The second part of the war saw warlords from across the country descend on the capital city of Monrovia with militias in tow until one–Charles Taylor–took reign permanently. Things quieted down for a bit as Taylor solidified his power, but war broke out again in 1999 when two rebel groups gained momentum in the countryside and started overtaking land.
There was even less of a semblance of everyday life than there was under Doe. By the time Taylor was exiled and a peace agreement was signed in 2003 at the behest of both domestic and international pressure, Liberia was in tatters, still convulsing with mistrust of everyone and everything.
Rebuilding institutions in that state of mistrust is still a struggle 11 years later, but having watched one very important institution in action, I’m hopeful that the country’s on the right track. The biggest obstruction to progress besides the obvious lack of resources and infrastructure has been the lack of trust in the institution, but that’s changing. The confidence patrols, the diversification efforts and the attention to public thought have all been unbelievably beneficial to restoring people’s trust in the police.
Whereas before, calling the police for an emergency or disturbance would often make things worse, now the police are becoming an increasingly effective and respected entity. Liberians are just now starting to rely on them. In a country where many conflicts are still settled by informal local mechanisms, the continual rise of the national police in settling disputes and protecting communities has–to my third party eyes, at least–proven just how far the creation of faith in the system has come.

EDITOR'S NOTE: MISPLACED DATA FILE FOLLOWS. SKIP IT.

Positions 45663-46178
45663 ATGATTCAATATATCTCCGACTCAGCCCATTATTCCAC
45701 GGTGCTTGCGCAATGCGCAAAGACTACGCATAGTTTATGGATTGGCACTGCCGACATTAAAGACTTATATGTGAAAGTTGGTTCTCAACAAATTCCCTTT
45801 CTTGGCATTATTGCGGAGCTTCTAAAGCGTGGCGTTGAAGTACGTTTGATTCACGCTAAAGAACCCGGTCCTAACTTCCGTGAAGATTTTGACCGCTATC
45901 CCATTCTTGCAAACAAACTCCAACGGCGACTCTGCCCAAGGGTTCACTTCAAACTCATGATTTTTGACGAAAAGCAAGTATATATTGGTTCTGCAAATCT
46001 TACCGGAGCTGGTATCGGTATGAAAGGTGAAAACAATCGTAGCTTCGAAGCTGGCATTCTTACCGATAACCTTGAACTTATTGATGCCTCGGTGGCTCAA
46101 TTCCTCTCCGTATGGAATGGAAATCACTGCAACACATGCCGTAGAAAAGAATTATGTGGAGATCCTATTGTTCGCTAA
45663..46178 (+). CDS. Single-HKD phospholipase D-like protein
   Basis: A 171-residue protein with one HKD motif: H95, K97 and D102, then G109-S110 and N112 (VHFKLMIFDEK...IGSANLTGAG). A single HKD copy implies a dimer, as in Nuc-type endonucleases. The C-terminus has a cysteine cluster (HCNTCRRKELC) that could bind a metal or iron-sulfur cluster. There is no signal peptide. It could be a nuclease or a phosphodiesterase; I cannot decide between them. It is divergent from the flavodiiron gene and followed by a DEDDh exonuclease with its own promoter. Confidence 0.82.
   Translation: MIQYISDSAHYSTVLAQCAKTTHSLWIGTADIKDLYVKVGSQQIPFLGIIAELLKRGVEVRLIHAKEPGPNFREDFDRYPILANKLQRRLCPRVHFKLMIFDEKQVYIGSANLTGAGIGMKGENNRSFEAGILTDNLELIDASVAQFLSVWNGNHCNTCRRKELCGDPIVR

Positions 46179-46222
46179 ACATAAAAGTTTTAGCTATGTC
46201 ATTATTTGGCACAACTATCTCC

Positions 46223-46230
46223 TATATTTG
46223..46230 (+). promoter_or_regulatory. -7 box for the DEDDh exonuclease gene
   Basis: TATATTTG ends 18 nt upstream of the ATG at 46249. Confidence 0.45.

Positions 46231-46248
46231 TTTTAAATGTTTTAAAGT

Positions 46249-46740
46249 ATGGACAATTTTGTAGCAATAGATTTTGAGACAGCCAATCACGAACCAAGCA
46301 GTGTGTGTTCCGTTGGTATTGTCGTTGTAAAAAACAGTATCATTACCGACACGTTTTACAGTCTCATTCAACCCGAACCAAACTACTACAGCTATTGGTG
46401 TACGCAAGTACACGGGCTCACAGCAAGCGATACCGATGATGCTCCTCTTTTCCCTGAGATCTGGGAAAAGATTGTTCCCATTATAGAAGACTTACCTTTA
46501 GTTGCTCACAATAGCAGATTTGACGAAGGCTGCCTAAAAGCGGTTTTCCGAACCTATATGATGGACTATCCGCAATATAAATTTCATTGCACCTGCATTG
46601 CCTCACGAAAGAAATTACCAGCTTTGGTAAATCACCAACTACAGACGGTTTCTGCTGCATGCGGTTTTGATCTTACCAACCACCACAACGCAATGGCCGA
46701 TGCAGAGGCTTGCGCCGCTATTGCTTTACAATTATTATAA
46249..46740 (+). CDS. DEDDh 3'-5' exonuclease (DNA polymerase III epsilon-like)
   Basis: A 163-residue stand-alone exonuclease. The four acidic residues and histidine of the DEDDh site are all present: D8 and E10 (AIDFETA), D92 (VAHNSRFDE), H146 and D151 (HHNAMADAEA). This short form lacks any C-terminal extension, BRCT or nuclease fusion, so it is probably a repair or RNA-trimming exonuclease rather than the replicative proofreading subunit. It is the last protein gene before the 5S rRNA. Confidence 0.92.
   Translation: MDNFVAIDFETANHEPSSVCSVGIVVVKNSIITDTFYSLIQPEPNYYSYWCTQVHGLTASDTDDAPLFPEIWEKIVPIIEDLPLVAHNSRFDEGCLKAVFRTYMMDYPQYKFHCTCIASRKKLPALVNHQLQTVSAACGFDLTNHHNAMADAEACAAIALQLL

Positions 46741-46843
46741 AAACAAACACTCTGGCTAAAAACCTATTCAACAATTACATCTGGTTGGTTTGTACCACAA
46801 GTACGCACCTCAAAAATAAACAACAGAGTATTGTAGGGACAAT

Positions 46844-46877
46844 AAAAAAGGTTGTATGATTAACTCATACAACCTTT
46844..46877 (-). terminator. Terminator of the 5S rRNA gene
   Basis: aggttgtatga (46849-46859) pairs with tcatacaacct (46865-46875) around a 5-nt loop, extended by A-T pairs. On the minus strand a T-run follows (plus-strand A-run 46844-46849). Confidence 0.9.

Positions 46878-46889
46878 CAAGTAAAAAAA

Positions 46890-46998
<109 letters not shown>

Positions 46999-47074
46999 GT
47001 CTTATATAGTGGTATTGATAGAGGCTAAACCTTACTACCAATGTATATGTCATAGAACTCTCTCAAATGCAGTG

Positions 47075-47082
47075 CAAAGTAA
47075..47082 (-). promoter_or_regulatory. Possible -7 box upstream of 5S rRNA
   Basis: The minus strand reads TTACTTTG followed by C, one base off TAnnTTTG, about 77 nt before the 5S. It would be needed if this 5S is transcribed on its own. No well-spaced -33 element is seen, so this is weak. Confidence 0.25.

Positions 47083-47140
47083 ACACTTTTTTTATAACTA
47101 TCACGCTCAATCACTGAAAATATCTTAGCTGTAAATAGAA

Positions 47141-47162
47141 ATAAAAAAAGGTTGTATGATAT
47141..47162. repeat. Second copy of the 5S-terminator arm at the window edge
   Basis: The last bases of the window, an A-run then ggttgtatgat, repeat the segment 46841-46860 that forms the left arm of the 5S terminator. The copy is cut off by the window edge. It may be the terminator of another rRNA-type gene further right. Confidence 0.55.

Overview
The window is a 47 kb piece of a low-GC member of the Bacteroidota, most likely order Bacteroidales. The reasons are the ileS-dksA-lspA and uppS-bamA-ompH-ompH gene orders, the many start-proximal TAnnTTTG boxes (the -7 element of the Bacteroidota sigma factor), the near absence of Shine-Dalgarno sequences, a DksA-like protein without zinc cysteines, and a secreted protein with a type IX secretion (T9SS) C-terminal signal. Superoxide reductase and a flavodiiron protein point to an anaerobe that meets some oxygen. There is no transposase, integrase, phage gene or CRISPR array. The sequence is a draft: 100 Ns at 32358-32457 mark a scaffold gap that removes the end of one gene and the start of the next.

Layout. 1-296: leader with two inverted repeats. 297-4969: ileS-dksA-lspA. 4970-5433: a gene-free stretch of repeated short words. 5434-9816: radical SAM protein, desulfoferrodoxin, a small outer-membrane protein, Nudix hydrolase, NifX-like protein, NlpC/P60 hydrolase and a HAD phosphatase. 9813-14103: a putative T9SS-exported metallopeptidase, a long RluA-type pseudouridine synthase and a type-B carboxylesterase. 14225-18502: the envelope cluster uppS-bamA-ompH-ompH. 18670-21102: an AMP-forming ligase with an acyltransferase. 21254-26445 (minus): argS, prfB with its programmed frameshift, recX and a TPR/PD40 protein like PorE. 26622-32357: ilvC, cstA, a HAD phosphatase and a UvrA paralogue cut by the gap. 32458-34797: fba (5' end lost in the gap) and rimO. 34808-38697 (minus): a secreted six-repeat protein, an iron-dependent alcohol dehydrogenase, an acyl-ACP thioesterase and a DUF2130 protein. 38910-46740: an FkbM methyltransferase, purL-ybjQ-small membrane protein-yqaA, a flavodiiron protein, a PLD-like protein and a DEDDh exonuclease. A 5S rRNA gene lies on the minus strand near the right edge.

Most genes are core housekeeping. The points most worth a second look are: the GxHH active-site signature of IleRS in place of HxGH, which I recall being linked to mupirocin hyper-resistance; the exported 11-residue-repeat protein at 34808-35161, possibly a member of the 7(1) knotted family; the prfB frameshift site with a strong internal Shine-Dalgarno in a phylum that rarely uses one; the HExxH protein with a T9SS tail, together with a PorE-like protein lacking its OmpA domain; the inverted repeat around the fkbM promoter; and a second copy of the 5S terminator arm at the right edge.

Meanwhile, in the United States, faith in our justice system seems to be crumbling. Perhaps we could take a page out of Liberia’s book: start recruiting a police force that mirrors the greater population, send officers to communities for the sole purpose of getting to know the residents and talk to people to figure out there concerns about and desires for a force that serves them and then act upon what they say. In essence, the American police force needs to take a long hard look at itself and ask why it is that it exists at all [be self-reflective and justify its existence].
The answer should be helping people lead a better life, not creating a more strenuous, or in this case, a lethal one. How can our officers succeed in helping the whole country thrive when they’re not only disconnected from but also biased against whole communities?
It’s a worthwhile endeavor to get to know one another. If we could begin to eradicate fear and mistrust between officers and civilians, there’d be a noticeable decrease in the number of excessive-force cases, and since both fear and mistrust stem from ignorance, an honest get-to-know-you conversation between police and people would be an easy beginning. Liberia was wrecked by an insidious cynicism towards a highly flawed state, but it is recovering, hugely, and America can too.
–By Joanna Satterwhite